More money for border protection will see savings – and more revenue – elsewhere


The why of justifying which government department gets how much of the national budget to do its work was highlighted during a recent Defence Portfolio Committee briefing.

It appears being named as an under-performing department is worse than not doing the job because National Treasury has provided insufficient funding. This was the gist of a response by the Secretary for Defence to a question on increased border protection deployments.

He was quoted as saying: “The National Treasury and Auditor General indicated if we set our target as 22 companies in our performance plan then we are going to be continuously cited for under-performing. We were therefore advised we should set our target as 13”.

The funding allocated to the SA National Defence Force is insufficient, a point made by Minister Nosiviwe Mapisa-Nqakula when expressing her wish for the defence budget to be two percent of GDP.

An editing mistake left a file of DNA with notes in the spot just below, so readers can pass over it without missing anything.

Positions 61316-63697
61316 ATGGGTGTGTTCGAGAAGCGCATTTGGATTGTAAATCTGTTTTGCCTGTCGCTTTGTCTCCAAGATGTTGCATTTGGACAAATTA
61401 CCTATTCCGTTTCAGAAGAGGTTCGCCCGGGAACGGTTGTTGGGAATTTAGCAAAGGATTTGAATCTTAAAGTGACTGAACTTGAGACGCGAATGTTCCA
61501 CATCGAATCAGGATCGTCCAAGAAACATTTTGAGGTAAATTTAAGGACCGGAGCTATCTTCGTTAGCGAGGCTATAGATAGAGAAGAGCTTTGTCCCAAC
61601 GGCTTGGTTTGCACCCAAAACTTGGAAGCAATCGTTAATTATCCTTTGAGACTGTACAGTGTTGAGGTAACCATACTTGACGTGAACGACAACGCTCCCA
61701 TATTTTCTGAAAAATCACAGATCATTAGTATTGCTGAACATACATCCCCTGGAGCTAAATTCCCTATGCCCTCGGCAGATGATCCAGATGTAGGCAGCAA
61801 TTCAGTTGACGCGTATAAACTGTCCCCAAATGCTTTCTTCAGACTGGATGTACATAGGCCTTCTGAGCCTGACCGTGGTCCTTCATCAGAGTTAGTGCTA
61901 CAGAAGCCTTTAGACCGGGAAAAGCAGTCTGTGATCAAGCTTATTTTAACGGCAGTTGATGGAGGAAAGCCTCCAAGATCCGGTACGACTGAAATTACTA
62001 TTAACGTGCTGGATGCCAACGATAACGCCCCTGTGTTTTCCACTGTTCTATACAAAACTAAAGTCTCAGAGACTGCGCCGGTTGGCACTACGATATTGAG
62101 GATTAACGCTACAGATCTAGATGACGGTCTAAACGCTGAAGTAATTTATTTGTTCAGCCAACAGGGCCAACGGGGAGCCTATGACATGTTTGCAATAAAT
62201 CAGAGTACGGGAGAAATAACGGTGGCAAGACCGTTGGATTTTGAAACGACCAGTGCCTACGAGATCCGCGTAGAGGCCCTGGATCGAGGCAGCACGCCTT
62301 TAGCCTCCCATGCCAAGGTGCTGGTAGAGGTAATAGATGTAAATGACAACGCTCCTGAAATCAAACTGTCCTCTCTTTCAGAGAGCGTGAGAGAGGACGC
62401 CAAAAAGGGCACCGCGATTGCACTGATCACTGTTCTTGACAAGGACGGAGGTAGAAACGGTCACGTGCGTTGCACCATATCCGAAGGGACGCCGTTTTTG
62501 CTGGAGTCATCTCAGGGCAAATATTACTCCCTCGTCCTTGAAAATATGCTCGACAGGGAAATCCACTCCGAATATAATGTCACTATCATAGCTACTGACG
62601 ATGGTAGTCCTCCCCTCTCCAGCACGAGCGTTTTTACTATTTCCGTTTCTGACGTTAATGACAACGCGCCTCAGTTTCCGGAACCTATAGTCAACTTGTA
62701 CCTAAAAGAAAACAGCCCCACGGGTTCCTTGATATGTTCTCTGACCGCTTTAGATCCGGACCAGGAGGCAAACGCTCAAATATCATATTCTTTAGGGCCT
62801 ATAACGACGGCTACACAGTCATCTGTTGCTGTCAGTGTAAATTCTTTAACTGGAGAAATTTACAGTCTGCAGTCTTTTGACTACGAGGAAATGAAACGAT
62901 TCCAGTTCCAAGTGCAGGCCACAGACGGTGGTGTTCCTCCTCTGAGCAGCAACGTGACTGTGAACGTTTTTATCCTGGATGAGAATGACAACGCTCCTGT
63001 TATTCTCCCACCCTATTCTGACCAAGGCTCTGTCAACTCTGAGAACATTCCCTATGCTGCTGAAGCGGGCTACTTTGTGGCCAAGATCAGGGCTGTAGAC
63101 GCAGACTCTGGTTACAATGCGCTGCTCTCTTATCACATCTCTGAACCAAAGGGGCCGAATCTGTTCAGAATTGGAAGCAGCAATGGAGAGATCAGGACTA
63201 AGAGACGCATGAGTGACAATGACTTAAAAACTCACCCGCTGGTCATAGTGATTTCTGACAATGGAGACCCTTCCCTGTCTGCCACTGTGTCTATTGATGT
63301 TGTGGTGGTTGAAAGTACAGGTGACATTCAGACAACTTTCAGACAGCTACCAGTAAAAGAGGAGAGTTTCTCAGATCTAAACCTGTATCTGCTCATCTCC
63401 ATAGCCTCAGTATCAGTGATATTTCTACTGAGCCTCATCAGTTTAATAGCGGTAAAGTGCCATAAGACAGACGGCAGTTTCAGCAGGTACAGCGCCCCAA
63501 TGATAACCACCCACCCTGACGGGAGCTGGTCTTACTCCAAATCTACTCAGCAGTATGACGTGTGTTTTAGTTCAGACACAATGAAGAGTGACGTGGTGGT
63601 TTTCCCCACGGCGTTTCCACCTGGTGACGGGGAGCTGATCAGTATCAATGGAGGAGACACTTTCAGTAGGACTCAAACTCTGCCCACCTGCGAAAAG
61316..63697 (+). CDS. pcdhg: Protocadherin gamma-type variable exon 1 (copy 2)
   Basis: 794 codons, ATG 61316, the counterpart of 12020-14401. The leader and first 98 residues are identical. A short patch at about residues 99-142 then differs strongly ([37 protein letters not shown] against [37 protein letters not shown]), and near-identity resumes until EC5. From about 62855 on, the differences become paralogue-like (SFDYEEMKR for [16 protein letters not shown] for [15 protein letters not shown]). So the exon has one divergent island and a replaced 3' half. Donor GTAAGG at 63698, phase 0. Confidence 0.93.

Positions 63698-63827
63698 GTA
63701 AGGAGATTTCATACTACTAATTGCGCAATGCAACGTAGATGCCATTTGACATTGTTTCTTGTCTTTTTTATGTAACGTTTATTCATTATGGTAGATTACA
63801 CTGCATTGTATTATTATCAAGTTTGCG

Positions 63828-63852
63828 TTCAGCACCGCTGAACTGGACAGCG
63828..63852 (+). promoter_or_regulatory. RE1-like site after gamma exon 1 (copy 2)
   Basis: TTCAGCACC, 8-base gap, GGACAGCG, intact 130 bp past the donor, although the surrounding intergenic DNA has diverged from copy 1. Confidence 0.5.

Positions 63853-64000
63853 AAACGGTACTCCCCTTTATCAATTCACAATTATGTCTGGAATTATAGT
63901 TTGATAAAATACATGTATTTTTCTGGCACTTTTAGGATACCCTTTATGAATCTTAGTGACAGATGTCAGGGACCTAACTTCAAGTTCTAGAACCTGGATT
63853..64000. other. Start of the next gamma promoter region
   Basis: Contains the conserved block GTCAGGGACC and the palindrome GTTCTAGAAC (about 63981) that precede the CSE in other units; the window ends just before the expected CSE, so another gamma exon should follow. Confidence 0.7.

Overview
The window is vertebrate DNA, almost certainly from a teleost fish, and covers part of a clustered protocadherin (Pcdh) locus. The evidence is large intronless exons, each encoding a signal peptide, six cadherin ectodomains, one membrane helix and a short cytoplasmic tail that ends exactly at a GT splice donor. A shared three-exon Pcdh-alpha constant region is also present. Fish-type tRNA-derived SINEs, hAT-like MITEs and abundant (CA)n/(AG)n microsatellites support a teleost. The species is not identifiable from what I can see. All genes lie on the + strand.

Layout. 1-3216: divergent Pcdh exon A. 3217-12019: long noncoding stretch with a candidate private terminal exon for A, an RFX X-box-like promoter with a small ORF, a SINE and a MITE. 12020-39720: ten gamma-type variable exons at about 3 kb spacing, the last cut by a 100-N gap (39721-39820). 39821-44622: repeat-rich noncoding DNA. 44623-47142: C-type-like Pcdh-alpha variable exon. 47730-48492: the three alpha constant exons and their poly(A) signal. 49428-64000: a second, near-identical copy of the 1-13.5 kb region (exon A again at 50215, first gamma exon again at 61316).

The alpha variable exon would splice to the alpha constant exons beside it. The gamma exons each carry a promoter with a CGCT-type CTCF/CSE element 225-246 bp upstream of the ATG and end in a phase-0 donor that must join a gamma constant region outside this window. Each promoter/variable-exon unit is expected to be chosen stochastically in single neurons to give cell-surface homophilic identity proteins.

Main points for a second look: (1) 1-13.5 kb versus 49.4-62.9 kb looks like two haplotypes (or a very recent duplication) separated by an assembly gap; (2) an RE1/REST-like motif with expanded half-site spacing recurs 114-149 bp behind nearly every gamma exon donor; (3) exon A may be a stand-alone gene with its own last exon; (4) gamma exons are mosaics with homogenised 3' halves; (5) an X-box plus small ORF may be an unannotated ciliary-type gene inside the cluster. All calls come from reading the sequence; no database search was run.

But back to the border protection function and why it should be better funded. South Africa is acknowledged as the fifth largest market in the world for illicit cigarettes and estimates are this has resulted in a loss of tax revenue in the order of R2 billion over the last 10 years.

At the same time thousands of what are now politically correctly termed undocumented immigrants are apprehended by soldiers and handed to police and the Department of Home Affairs for processing and repatriation annually. The cost of keeping, housing and feeding these unwanted visitors and then of returning them to their home countries must also run into millions.

Why then cannot sufficient money be given to the military to properly patrol South Africa’s land borders? If this is done surely it will see a saving in what Home Affairs has to spend on undocumented immigrants and an increase in revenue collection for SA Revenue Services.